Saturday, November 30, 2013
From My Collection: Eastern Promises Movie Review
I sort of remembered Eastern Promises, David Cronenberg’s film about a woman who gets mixed up in the dealings of the Russian mafia in London, as a much more significant movie the first time around. The stakes felt much higher when I saw it on its initial run in cinemas. Maybe this is a movie that really loses something once you know who is who and what their real motivations are. When you don’t know what’s coming, the film really feels dangerous because the Russian mafia might do anything to anyone at any time.
Naomi Watts plays Anna, a midwife who delivers a baby to an unidentified teenage mother who dies in delivery. She steals the girl’s diary, written in Russian, in the hope that it may contain some clue as to her next of kin so the child doesn’t win up languishing in the foster system. One bad decision leads to another, so instead of letting the police handle the case, she brings the diary to her Russian-speaking uncle Stepan (Polish director Jerzy Skolimowski), who at first refuses on principle to look at the belongings of a dead person. Her investigation leads her unwittingly into the lion’s den, the seat of power of a local mafia chieftain, Semyon, played by Armin Mueller-Stahl.
Semyon is soft-spoken and grandfather-like, but there’s an underlying sinister aspect to him. We suspect very early that he’s not what he seems and, when he asks if she always works at Trafalgar Hospital, that he has nefarious motives. Likewise we assume his driver, Nikolai (an electrifying Viggo Mortensen), a man who has obvious designs to movie up in this world, has the power to kill without emotion. But there is a genuine softness behind hi s hard exterior, even if he blithely cuts the fingertips off a dead body to make identification difficult and aid his partner and friend, Kirill (Vincent Cassel), the son and heir apparent of Semyon, and a man who can’t work hard enough to win the respect of his father. Until we find out who Nikolai is, his menace is palpable. When he threatens Anna’s uncle, we fear for his safety and lament the very dangerous decisions Anna has taken.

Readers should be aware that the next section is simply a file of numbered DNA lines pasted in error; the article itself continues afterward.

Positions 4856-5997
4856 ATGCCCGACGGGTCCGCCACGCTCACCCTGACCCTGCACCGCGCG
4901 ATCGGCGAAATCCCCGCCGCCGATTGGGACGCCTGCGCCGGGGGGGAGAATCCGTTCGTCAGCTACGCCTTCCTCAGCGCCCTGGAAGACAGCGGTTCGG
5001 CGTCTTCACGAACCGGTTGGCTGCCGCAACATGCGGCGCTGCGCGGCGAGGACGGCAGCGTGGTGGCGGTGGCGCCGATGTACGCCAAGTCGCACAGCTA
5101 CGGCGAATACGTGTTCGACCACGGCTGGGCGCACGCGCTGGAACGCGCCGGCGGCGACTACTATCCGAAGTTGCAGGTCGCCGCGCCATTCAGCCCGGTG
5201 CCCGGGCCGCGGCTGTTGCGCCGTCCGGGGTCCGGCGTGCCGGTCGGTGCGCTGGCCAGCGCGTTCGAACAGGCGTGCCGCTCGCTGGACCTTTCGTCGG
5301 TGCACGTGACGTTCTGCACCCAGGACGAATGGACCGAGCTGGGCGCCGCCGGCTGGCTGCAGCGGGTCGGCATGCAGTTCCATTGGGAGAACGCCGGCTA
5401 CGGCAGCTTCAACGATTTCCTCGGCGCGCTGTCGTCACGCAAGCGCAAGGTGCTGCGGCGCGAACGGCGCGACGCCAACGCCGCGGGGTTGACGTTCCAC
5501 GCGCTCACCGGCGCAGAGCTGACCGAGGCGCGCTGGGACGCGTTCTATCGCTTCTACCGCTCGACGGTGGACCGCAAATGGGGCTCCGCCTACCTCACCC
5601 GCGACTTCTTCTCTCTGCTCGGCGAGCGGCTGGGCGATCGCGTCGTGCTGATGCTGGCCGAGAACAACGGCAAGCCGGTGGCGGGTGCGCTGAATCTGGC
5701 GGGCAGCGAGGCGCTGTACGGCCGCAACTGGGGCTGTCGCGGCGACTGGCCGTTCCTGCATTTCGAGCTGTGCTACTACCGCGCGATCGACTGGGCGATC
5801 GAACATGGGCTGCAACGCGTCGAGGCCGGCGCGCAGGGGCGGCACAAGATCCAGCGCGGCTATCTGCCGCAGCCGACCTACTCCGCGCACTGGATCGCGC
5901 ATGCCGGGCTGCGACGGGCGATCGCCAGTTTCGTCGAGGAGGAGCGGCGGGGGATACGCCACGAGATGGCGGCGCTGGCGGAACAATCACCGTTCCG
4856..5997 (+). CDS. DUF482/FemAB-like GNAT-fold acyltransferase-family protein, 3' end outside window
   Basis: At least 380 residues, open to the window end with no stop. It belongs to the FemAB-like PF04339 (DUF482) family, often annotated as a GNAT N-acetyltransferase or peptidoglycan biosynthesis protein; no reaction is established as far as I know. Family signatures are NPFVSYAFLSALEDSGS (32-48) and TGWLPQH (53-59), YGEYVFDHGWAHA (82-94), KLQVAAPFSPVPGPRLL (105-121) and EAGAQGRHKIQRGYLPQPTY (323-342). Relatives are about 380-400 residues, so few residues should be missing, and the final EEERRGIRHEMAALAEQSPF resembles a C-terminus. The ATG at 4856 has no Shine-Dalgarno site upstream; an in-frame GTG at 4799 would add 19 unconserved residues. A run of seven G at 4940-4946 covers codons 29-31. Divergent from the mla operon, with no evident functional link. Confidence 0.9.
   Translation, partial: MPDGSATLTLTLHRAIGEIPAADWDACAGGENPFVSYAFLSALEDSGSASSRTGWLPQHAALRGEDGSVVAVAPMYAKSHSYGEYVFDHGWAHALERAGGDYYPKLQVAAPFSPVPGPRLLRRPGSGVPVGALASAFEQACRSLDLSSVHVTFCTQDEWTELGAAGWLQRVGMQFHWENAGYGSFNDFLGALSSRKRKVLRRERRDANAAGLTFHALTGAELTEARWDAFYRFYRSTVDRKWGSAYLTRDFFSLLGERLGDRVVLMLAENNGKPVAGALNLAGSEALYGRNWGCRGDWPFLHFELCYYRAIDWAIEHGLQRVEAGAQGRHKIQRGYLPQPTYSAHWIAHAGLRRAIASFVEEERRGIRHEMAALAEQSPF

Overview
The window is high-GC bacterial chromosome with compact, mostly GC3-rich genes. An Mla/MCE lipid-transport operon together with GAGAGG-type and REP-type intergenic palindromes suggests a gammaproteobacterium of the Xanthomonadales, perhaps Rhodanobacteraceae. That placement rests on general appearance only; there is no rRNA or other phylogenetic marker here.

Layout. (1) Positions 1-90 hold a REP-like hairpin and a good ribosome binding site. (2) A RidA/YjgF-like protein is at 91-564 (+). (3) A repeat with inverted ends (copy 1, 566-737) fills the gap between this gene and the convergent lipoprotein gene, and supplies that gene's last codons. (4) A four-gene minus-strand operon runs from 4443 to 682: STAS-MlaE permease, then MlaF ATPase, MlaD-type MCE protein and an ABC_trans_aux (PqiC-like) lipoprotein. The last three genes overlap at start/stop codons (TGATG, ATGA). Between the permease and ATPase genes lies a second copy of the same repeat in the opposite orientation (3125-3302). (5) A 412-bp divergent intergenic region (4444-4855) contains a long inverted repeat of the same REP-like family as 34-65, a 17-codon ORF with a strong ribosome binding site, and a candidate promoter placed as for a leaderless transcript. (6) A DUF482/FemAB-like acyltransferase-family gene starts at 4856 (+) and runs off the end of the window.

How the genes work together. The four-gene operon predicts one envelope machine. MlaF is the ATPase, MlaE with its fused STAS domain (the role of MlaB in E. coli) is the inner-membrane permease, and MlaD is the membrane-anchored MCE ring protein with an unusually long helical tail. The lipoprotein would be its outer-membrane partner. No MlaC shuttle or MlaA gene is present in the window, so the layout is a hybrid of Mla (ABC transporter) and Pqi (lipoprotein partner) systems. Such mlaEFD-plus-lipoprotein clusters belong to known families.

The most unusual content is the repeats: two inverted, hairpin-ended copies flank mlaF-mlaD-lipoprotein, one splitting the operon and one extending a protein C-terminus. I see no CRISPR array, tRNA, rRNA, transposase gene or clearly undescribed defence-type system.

Mortensen’s performance is equally as powerful as his mild-mannered former hit man in Cronenberg’s A History of Violence from two years previous. Nikolai is like a continuation of Tom Stall, the extension from a formerly violent, now introverted, family man to a man trying to pretend at the opposite. Instead of a man with violence in his bones who passes as normal, he’s a good-hearted man at his core who has to commit violence to pass in the world of the mafia.
Cronenberg makes this story a continuation of his obsession with the way human flesh tells stories and how the body interacts with foreign objects. As is his usual style, we are treated to several fleshy intrusions – in this case knives in throats, eyeballs, and the back of a skull. But in Eastern Promises, because he’s dealing with the Russian mafia, tattoos become an important storytelling device. The tattoos mark their bodies, the ink one with their flesh, telling the stories of where these characters have been and what they’ve done. They symbolize whether or not an individual should be accepted, like the way battle scars make a soldier more defined. He’s actually paid his dues and doesn’t just talk the talk.
Steven Knight’s screenplay has a few credibility-defying moments, beginning of course with the idea that Anna would fail to involve the police in the death of the girl or turn over the diary. Also, the resolution to her story and the baby’s perhaps demands a little more satisfaction in terms legal process. But I’m willing to forgive these minor quibbles given that his story is really about different types of families and the loyalty therein and the way our sense of right and wrong is helped into definition by other members of our family. Nikolai is like a brother to Kirill, who is also something of a stepping stone to greater things within the organization – or family. The prostitutes who are imported from Ukraine are without any sense of belonging or family and are expendable to these people, except to Nikolai, who treads the line between two very different moral universes. It’s a truly humanist screenplay, interested in the moral implications of the criminal underworld and human sex trade.
Cronenberg’s direction is concise, keeping what could easily have been a much lengthier film to a brisk 100 minutes. He presents a London little-seen in the movies. Here it’s a city of dark and murky streets away from the hustle and bustle of the trendier and more tourist-friendly avenues. He is, to some extent, an odd choice of director for the material, given his track record of strangely discompassionate points of view and grisly violence and horror. He directs one scene that should make the record books: a bath house knife fight in which Nikolai, completely nude, fends off two would-be assassins. It’s a ferocious scene, expertly directed and controlled, with a performance at the center that could hardly be considered more vulnerable.
In spite of my more ambivalent reaction to the movie this second time, it still deserves recognition as a daring piece of cinema. It breaks with so many traditions of the gangster crime film and presents something wholly original. It was, and still is, a surprising work from a director who experienced a great renaissance in the mid-00s.